Pat Robertson said some really vile things on Thursday afternoon about adopted children. Thankfully, the response was swift and thoughtful, like these from Russell Moore and Shannon Dingle (among many others).
At about the same time, an Oxford Professor of Ethics, Dr. Julian Savulescu, declared war on children. In his article in the Reader’s Digest, The Maverick: “It’s Our Duty to Have Designer Babies,” he clearly articulates his disdain for children who do not fit his particular view of the world:
Some people believe that babies are a gift, of God or nature, and that we shouldn’t mess with their genetic make-up. But most of us already implicitly reject this view. We’re routinely screening embryos and foetuses for conditions such as cystic fibrosis and Down’s syndrome, and there’s little public outcry.
He does not mention abortion, but he doesn’t need to do so; we know the result he expects from ‘screening.’ And don’t miss his subtle invitation to join the club of cool kids: ‘most of us already implicitly reject this view’ that babies are a gift. Why not make it explicit?
Wesley Smith of First Things has blogged a good response (I expect more will follow):
Eugenics originated as a “moral obligation,” moved from there to legal coercion, and ultimately crescendoed into the worst evils of human history. And now many of those same ideas have regained sufficient respectability the Reader’s Digest editors think them worthy of respectable presentation. This won’t end well.
Mr. Smith is right.
What is also alarming is Dr. Savulescu’s (an obviously well-educated and accomplished man) naiveté in believing that the difference between his form of eugenics and the Nazi version he repudiates is that his version will be ‘voluntary’ for parents, rather than what the Nazi’s did using the ‘coercive imposition of a state vision for a healthy population.’
Yet, his own example about the ‘little public outcry’ at our ‘routinely screening embryos and foetuses’ demonstrates that there are other coercive mechanisms in place beyond the state. Our culture, as well, coerces doctors, family members, mothers and fathers to see children as expendable burdens rather than the gifts they are.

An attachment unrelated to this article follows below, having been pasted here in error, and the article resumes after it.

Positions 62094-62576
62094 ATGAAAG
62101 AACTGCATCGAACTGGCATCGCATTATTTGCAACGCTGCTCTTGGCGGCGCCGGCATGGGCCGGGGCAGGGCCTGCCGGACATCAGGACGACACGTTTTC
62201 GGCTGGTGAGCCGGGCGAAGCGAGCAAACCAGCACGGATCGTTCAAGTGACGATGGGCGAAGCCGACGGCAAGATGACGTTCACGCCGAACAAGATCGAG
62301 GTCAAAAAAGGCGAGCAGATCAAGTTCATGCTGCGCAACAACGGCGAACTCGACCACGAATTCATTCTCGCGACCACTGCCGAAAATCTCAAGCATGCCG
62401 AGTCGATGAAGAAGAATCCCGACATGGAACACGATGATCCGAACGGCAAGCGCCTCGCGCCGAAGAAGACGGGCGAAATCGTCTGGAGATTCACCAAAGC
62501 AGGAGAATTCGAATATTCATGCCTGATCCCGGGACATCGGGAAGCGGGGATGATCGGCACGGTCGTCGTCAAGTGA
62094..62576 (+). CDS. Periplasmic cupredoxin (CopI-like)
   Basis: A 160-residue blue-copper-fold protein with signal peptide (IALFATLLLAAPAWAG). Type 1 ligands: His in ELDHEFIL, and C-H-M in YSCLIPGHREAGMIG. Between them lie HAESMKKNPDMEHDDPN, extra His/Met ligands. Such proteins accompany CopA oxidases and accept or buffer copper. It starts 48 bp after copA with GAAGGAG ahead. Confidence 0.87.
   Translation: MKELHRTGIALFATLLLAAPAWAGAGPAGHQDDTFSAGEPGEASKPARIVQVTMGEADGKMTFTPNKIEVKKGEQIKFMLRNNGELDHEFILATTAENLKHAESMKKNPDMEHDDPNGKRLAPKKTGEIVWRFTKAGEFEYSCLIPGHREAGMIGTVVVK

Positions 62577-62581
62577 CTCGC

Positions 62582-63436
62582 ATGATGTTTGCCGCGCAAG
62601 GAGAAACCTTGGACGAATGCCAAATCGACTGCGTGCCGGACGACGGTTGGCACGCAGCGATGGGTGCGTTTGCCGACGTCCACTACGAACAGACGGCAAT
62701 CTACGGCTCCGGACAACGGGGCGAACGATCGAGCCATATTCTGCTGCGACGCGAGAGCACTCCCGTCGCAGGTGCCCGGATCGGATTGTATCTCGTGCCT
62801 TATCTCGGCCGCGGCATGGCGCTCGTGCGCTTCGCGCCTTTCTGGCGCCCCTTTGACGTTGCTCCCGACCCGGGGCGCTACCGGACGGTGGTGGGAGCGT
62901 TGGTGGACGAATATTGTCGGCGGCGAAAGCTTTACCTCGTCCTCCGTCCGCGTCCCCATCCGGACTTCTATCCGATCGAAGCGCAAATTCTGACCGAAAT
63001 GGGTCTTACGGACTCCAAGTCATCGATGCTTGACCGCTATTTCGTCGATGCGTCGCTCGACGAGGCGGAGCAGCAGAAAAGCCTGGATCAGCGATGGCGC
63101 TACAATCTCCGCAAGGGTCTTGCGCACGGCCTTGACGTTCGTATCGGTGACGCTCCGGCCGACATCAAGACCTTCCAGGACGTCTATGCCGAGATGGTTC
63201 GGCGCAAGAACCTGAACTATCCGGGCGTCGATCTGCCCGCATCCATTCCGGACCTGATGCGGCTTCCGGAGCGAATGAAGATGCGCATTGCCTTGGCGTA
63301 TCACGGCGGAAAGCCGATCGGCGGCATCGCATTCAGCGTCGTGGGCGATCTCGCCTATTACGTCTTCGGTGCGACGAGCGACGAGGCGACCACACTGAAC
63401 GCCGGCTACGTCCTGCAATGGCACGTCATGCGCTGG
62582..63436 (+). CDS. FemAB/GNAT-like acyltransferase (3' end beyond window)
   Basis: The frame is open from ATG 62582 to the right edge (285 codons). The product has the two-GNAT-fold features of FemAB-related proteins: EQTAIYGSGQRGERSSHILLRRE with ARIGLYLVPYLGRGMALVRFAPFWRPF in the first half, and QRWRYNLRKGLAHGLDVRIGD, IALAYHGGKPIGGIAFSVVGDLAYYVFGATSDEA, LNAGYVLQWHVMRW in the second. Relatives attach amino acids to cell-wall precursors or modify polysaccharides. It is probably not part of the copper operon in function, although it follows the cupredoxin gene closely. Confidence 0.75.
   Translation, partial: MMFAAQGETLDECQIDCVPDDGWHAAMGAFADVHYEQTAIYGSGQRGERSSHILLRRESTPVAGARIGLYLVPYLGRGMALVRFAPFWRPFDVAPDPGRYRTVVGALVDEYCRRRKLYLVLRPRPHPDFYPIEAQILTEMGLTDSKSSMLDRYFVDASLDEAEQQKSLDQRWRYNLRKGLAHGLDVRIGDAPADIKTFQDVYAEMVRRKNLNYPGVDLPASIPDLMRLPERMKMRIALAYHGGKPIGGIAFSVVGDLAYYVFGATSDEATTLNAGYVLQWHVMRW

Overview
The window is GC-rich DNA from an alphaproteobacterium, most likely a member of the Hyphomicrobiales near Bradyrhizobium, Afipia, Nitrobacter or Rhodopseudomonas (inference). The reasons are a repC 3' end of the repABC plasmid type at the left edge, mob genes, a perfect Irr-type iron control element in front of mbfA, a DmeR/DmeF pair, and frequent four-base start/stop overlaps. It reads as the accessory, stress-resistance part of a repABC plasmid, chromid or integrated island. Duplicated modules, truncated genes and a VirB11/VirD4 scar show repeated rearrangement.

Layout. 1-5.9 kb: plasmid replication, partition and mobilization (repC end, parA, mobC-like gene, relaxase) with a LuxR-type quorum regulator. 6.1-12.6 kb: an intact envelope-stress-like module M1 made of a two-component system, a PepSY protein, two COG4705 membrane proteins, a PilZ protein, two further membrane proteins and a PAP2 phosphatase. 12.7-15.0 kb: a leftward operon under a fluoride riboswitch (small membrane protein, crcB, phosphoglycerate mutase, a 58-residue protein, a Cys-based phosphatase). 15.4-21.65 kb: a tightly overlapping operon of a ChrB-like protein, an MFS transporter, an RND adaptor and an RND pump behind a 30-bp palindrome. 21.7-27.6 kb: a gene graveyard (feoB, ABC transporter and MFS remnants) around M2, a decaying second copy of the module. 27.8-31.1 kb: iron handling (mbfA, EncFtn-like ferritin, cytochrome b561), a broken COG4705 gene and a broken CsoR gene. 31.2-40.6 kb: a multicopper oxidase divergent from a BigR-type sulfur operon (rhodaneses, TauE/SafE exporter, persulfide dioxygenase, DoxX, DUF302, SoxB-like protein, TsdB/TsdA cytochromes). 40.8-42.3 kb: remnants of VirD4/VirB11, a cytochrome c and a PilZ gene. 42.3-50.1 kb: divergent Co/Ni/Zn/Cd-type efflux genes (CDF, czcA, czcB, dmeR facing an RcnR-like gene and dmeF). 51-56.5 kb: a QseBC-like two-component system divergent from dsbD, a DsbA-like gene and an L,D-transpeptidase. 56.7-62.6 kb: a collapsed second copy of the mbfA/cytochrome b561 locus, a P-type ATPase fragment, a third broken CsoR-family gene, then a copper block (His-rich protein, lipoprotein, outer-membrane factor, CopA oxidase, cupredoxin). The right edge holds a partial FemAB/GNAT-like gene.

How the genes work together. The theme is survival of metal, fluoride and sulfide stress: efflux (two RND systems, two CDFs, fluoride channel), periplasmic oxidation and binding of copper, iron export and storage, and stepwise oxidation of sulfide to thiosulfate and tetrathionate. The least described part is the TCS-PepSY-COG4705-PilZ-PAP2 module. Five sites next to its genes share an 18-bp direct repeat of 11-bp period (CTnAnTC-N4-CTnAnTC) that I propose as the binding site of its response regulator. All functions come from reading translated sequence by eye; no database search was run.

Pastor John gave a wonderful meditation on Friday morning about the importance of not being vague. So here’s my attempt to be clear:
God makes people:
Then God said, “Let us make man in our image, after our likeness.” (Genesis 1:26 ESV)
Some of those people will live with disabilities, because God made them that way:
Then the LORD said to him, “Who has made man’s mouth? Who makes him mute, or deaf, or seeing, or blind? Is it not I, the LORD? (Exodus 4:11 ESV)
He made them that way because he is purposeful in everything he does:
Jesus answered, “It was not that this man sinned, or his parents, but that the works of God might be displayed in him.” (John 9:3 ESV)
He knows we will be tempted to think of our members with disabilities as having less worth, so he tells us how to think correctly:
On the contrary, the parts of the body that seem to be weaker are indispensable. . . (1 Corinthians 12:22 ESV)
And if that wasn’t clear enough, he warns us not to abuse them:
You shall not curse the deaf or put a stumbling block before the blind, but you shall fear your God: I am the LORD. (Leviticus 19:14 ESV)
And if that wasn’t enough he reminds us that, for those who cling to Jesus as their hope and treasure, he makes everything work to our good:
And we know that for those who love God all things work together for good, for those who are called according to his purpose. (Romans 8:28 ESV)
At the end of the day, Pat Robertson is no real threat to children. He might reinforce some stereotypes in some people, but for the most part people see clearly how ignorant, anti-gospel, and foolish he is.
Dr. Savulescu, on the other hand, has thought a great deal about his subject and writes with easy confidence that he is right and that intelligent people should embrace his position. He knows it will be controversial, but isn’t that where all good things begin? So, he is going to help us begin a conversation.
This has happened before. The intellectual seeds of the murder of millions of Jewish people and tens of thousands of disabled people did not come from Germany but from the United States and United Kingdom. The difference is today we have the Internet to help us illuminate and to prepare so that it does not happen again.
And some of the so-called weaker members are already helping us remember that the lives of real people are at stake! Thank you to Justin Taylor for posting this video:
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